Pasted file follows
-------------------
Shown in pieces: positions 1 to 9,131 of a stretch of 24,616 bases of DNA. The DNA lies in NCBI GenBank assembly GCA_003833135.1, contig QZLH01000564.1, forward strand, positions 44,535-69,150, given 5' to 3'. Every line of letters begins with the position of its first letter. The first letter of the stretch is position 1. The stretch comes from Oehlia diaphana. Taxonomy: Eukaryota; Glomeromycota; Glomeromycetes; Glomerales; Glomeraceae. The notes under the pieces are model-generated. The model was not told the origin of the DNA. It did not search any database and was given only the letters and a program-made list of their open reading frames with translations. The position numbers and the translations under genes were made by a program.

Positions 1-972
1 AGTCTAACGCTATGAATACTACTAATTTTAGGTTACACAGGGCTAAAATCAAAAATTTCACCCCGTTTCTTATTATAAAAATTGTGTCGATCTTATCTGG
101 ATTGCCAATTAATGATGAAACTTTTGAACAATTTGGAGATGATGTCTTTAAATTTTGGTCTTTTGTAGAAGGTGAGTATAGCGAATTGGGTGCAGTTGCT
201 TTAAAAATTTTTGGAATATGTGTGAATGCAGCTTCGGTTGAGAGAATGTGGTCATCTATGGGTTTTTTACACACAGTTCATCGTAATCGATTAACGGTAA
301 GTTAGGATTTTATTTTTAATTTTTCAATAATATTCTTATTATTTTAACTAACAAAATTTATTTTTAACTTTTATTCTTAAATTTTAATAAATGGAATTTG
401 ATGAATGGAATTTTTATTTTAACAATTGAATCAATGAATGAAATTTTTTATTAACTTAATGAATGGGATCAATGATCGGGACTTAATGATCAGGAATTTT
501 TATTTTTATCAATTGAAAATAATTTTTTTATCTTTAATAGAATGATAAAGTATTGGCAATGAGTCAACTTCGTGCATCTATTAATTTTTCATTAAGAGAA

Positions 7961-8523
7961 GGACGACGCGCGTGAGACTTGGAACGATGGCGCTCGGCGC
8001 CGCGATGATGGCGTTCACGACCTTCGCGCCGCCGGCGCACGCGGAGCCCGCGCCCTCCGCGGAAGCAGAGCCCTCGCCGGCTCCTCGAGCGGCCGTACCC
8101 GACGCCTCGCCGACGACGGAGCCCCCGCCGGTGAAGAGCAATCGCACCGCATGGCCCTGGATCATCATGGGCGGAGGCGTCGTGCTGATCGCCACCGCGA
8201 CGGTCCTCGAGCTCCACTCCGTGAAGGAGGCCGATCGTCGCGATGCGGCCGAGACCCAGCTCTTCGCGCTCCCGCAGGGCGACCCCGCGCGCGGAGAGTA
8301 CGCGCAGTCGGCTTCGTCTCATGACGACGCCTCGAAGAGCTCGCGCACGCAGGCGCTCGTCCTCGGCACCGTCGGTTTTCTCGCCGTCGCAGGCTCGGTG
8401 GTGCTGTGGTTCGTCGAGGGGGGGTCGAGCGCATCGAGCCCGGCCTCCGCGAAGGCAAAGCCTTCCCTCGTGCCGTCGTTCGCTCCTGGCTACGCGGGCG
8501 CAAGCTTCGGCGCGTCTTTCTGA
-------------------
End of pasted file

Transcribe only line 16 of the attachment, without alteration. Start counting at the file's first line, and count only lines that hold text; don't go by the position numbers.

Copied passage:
8501 CAAGCTTCGGCGCGTCTTTCTGA